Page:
“My auntie just passed away in Pakistan. She helped to bring me up as a child when my mother died when I was only six years old. I couldn't even think about attending her funeral,” says Moazzam Begg.
After a three-year stint in Guantanamo Bay, Begg - now a human rights campaigner - has had his passport withheld by Britain for eight years.
As the Government pushes ahead with its controversial policy of stripping dual citizens of their British passports, Begg has become a high-profile case study showing its devastating impact on hundreds of lives. The personal cost to him has been high.
“My daughter got married recently in Turkey,” he tells VICE World News. “She was the first of my children to get married. She's lived the impact of being my daughter, but she knows that my father's innocent, he's never been convicted of any crime. I can't go to that wedding. I can't share in her joy.”
Now 53, Begg was detained in Pakistan for suspected links to al-Qaeda in 2002 and moved the Guantanamo Bay but was released three years later without charge. In 2014, he was arrested again in 2014 on terrorism charges, before police accepted that he was innocent. Despite this they withheld his passport.
The UK government has recently sought to strip jihadis who went to Syria of their citizenship, most notably in the case of Shamima Begum, a teenager who travelled to join ISIS and later had her citizenship removed despite begging to come home.
Begg’s trouble with US and British authorities has dragged on for two decades. He was detained in Pakistan on the 31st of January 2002 by CIA agents who tied his hands behind his back, put a hood over his head and threw him in a vehicle. The US accused him of being a member of the al-Qaeda terror network, recruiting for the group, sending money and support to al-Qaeda camps and preparing the fight the US.
Begg has admitted to supporting militant Muslim groups in Bosnia and elsewhere, but denies support for al-Qaeda or terrorism. After being taken to the infamous Bagram internment centre, Afghanistan, he was moved to Guantanamo Bay where he was kept for three years and tortured without trial or charge, much of it in solitary confinement.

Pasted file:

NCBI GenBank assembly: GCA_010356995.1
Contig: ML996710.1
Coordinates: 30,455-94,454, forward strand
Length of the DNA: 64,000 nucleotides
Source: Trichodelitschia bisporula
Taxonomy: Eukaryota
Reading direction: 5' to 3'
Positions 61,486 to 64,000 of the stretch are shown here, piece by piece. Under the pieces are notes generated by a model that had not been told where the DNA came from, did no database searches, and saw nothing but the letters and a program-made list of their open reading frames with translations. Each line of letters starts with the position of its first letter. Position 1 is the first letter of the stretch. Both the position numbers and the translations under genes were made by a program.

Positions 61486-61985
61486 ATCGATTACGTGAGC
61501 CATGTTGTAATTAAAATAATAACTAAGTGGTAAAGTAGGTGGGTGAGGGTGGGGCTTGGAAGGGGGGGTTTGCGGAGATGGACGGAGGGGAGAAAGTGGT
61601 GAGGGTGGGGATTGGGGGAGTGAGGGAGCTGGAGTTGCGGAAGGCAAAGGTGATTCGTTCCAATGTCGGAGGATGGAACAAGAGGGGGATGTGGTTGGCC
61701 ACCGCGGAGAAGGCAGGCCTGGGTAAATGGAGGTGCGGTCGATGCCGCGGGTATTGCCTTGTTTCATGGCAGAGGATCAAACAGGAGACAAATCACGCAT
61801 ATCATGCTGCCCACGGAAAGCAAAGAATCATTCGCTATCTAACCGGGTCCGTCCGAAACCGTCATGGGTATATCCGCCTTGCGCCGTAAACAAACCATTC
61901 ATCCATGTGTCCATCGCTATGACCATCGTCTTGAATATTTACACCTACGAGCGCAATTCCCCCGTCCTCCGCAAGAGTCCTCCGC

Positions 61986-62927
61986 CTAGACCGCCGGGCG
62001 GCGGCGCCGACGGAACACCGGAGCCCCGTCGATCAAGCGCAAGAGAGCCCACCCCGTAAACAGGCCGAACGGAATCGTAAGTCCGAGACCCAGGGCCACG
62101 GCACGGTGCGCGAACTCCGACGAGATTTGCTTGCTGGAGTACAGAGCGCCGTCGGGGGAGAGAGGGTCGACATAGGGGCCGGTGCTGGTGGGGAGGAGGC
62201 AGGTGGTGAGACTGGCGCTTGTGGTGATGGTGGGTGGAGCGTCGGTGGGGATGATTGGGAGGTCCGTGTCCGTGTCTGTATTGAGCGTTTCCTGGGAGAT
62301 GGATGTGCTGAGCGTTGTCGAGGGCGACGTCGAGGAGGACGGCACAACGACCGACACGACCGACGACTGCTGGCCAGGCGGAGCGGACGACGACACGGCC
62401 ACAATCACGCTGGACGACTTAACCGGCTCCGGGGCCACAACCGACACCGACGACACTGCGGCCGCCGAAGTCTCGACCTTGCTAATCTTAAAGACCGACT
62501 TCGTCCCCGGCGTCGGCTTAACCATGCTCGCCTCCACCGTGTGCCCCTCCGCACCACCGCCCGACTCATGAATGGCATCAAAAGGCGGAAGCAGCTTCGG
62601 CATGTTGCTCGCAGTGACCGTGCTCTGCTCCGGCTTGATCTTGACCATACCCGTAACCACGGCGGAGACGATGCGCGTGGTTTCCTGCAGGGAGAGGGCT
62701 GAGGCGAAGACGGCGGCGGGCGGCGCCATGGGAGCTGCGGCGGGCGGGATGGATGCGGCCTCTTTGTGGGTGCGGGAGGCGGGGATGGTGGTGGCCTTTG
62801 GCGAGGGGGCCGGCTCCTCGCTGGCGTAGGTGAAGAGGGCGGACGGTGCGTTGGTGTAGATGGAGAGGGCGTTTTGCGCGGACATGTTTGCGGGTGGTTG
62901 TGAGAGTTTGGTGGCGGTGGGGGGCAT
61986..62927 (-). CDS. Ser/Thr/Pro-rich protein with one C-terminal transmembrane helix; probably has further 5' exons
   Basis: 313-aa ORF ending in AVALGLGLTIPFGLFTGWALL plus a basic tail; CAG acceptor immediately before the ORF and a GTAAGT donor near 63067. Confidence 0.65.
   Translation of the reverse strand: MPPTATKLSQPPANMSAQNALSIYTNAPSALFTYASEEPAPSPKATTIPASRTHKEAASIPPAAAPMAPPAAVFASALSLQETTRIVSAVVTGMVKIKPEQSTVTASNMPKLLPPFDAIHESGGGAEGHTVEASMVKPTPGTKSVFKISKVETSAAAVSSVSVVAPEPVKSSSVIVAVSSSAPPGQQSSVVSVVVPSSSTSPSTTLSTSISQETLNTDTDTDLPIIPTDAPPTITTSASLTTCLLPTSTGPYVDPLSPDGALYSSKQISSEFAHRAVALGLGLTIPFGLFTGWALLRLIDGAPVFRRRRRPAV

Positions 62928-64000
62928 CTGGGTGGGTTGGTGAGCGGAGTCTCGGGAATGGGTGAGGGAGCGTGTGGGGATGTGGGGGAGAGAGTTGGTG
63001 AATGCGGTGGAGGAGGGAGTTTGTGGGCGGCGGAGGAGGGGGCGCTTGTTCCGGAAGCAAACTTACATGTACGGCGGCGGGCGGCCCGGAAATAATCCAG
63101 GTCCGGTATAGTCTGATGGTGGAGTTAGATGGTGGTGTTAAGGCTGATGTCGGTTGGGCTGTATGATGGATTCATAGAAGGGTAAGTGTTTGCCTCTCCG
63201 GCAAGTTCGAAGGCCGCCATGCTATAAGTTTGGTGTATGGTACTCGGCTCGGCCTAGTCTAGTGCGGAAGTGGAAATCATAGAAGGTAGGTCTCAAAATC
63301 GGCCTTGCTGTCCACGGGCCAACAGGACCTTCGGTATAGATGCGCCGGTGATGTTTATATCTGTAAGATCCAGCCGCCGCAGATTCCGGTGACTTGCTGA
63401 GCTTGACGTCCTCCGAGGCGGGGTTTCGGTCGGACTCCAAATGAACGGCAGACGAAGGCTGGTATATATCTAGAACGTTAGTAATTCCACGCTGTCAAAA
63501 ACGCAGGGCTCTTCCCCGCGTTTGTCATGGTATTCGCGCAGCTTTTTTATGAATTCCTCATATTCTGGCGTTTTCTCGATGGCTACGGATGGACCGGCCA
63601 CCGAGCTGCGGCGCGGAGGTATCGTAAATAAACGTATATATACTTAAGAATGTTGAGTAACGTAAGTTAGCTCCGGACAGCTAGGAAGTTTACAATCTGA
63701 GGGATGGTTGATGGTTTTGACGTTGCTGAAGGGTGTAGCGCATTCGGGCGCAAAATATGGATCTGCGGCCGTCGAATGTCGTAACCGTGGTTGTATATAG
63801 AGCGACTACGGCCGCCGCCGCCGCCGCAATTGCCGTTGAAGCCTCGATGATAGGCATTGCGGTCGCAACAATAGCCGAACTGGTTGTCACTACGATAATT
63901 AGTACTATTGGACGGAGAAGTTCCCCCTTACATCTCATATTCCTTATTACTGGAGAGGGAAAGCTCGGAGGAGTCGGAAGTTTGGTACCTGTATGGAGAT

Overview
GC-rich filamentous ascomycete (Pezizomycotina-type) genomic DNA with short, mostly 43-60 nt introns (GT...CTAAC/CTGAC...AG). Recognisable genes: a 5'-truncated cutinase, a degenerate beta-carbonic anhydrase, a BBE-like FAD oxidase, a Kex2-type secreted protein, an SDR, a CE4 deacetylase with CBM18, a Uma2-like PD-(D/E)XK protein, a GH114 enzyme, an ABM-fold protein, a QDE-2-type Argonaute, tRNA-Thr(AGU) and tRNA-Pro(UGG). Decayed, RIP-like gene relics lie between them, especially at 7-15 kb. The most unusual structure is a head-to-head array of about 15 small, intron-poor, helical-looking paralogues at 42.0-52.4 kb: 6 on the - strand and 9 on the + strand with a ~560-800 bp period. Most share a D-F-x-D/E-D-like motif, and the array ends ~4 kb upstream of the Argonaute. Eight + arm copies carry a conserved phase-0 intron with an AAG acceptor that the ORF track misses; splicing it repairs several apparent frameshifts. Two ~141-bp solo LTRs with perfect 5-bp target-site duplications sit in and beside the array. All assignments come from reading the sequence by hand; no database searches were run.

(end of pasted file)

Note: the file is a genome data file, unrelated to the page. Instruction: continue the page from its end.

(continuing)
He was released without charge and returned to his home in Birmingham, England, but the interest security services continue to show in him cast a shadow over his life. Not only because of his bitter memories of incarceration, but because the British government has denied him a passport for years of “checks”.
In December 2013, he went to South Africa to meet ANC members and discuss their experience of incarceration. On his return, his passport was seized. Two months later he was arrested and sent to Belmarsh high-security prison, accused of providing terrorist training and funding terrorism overseas, but was released in October with charges dropped.
Last September Begg was finally issued a passport, but a month later he was told this was “in error”. He is now taking the government to court for systemic harassment.
January 2022 marked 20 years since Camp X-Ray was first constructed and despite repeated calls for it to be closed, it still holds 39 prisoners who remain incarcerated without having been charged with a crime. Constructed following the 9/11 attacks in the New York, the camp formed part of the “War on Terror”. Former detainees have described horrific acts of torture – including being put in stress positions, being subjected to loud music for hours on end and sexual degradation.
Barack Obama signed an executive order to close Guantanamo Bay on his second day in office in 2009 but was unable to close it. Donald Trump on the other hand signed an executive order to keep the camp open.
Begg is unimpressed by the lack of progress made towards its closure under President Joe Biden. “One prisoner has been released by Biden, who's supposed to be the more open minded person on Guantanamo,” he said. “Well, thus far, that's exactly the same as what Donald Trump did – he released one person while he was President. Now, Biden has a bit more time, but it's not looking good.”